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By Lut Williams
Black College Sports Page
 
The powers that be at Howard University say they’re on a mission.
 
Their goal is to match Howard’s sterling reputation and success in academics with success in athletics. The hiring of new head football coach Mike London some three weeks ago, they say, is a step in that direction.how frederick london davis(L-R) Howard University President Dr. Wayne A. Frederick, new head football coach Mike London and Athletics Director Kery Davis after the announcement of London's hiring.
 
Howard president Dr. Wayne A. Frederick and athletics director Kery Davis convinced London to leave a position as the associate head coach at the nearby University of Maryland of the Big Ten and take over the struggling Bison program.
 
It constitutes a step down for London from the Football Bowl Subdivision (FBS) where he has spent the last seven years including a tumultuous six years as head coach at the University of Virginia in the ACC. He moves to the lower rung Football Championship Subdivision where he won a national title in 2008 in the first of his two years at the University of Richmond.
 
His predecessor at Howard, Gary “The Flea” Harrell, a former star player and popular Howard alum, could only muster a 20-36 record in five years at “The Mecca” and won just three of 19 games over the last two seasons. The Bison have just one winning season on the gridiron since 2005 and won their only Mid-Eastern Athletic Conference title way back in 1993.
 
Jay Walker, now an ESPN color analyst, was the quarterback of that 1993 title team. He and Harrell were roommates during that championship year run. He chose not to talk about his good friend’s dismissal but he does believe London was a great hire.
 
“It’s good for them to bring in a guy like London with the proven track record,” said Walker. “If they give him the tools to succeed, I believe this is just what Bison football needs.”
 
Those tools include a commitment to upgrade Howard’s facilities, not just in football but in all its athletic programs that Davis says was part of the pitch to London. While Davis would not give specifics, he did say a new press box was part of the plans.
 
“The one thing that Dr. Frederick and I agree is that you don’t hire a man like Mike London and not commit to investing in the athletic program,” said Davis, a former HBO executive who graduated from Dartmouth and got a law degree at Cornell. “Then, you’re just throwing good money after bad. We understand that it takes more than just quality coaching to win at the levels we want to win. It’s going to take a commitment from a lot of different stakeholders to make this thing work.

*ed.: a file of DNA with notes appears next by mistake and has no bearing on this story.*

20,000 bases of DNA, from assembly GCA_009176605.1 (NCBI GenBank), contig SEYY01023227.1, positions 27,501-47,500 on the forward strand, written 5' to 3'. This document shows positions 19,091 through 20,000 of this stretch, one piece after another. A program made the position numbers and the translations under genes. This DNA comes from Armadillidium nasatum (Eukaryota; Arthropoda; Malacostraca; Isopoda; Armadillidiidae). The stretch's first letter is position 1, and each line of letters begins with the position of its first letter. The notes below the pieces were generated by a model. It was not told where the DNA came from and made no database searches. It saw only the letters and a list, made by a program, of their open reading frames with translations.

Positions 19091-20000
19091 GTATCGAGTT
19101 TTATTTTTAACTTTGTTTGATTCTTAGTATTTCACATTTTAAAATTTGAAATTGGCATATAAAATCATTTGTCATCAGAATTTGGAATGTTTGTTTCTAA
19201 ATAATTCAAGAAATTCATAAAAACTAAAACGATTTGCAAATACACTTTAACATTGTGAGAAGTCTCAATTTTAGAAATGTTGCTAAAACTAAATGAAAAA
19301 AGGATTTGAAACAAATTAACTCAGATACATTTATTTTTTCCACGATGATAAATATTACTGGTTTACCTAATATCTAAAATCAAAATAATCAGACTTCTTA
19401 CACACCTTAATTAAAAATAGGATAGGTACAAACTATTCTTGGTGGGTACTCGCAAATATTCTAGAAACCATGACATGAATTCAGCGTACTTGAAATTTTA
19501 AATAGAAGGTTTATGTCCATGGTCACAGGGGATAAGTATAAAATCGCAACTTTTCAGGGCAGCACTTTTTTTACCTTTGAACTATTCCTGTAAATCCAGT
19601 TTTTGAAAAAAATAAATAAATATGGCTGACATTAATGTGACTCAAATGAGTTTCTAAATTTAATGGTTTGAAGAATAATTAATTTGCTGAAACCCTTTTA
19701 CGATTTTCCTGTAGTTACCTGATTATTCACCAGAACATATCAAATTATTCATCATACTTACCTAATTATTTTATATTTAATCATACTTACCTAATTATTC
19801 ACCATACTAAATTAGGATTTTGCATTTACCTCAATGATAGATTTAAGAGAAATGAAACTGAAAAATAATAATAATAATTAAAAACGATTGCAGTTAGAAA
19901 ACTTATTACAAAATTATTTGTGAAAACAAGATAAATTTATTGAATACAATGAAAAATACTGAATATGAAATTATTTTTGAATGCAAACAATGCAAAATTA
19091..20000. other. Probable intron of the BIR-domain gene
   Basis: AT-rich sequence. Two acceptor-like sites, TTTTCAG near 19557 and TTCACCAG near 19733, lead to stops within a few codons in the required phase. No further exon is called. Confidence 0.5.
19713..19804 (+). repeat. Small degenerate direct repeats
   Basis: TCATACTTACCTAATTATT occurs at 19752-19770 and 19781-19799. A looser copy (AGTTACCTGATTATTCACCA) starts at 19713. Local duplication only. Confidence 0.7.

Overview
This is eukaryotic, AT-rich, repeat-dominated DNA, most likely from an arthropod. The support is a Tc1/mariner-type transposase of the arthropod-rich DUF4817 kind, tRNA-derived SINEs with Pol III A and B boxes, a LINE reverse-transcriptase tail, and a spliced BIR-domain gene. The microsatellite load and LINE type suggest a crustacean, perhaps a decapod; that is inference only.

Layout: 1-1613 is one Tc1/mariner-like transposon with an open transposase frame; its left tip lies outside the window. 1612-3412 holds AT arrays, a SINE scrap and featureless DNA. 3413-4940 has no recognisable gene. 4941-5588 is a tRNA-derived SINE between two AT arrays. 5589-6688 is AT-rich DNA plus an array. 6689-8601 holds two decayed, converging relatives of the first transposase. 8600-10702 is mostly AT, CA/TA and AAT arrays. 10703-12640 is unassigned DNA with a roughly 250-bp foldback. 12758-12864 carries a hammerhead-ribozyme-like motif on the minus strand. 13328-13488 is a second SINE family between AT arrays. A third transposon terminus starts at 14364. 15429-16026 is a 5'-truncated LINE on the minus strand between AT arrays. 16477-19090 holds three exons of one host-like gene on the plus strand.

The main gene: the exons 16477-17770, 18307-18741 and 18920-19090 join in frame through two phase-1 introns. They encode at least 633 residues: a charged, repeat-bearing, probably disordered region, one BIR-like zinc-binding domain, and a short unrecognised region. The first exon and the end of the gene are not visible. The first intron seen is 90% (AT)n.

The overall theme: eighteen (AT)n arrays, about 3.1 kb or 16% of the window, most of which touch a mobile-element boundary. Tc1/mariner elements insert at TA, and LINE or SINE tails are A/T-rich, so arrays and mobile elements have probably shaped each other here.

“We decided we are going to put resources into the football program and to athletics as well because a hiring like this raises the bar for all of our programs. This is our way of saying athletics is an important feature of what we think the overall student experience should be at Howard.”
 
“I’m sympathetic because Howard is landlocked,” Walker said of the needed improvements.  “We know that. There’s not a lot of land in Washington, D. C. But even though that’s a limitation, you have to put everything into it so that it doesn’t become detrimental to your program. You have to modernize your stadium. You have to modernize your weight room. Howard just needs modernization because everybody else is doing it. You really do a disservice to your student/athletes if you’re not giving them the best equipment to have a chance at success on and off the field.”
 
Howard has been pegged a difficult place to recruit and build a consistent winner because its academic standards make it hard to land and retain true athletic talent. That’s not necessarily so, but the school does require student/athletes to maintain a 2.0 GPA the entire time they attend Howard that’s above the NCAA’s 1.8 GPA requirement. Perhaps this is one reason the Bison have faced some kind of NCAA Academic Progress Rate (APR) penalty four times over the last decade including a postseason ban in 2016.
 
But London, 56, who also briefly played in the NFL and coached one year with the NFL’s Houston Texans, is a man comfortable in his own skin. For him, the decision was pretty simple. He can handle it. He relishes the opportunity that is before him and he’s anxious to get it done.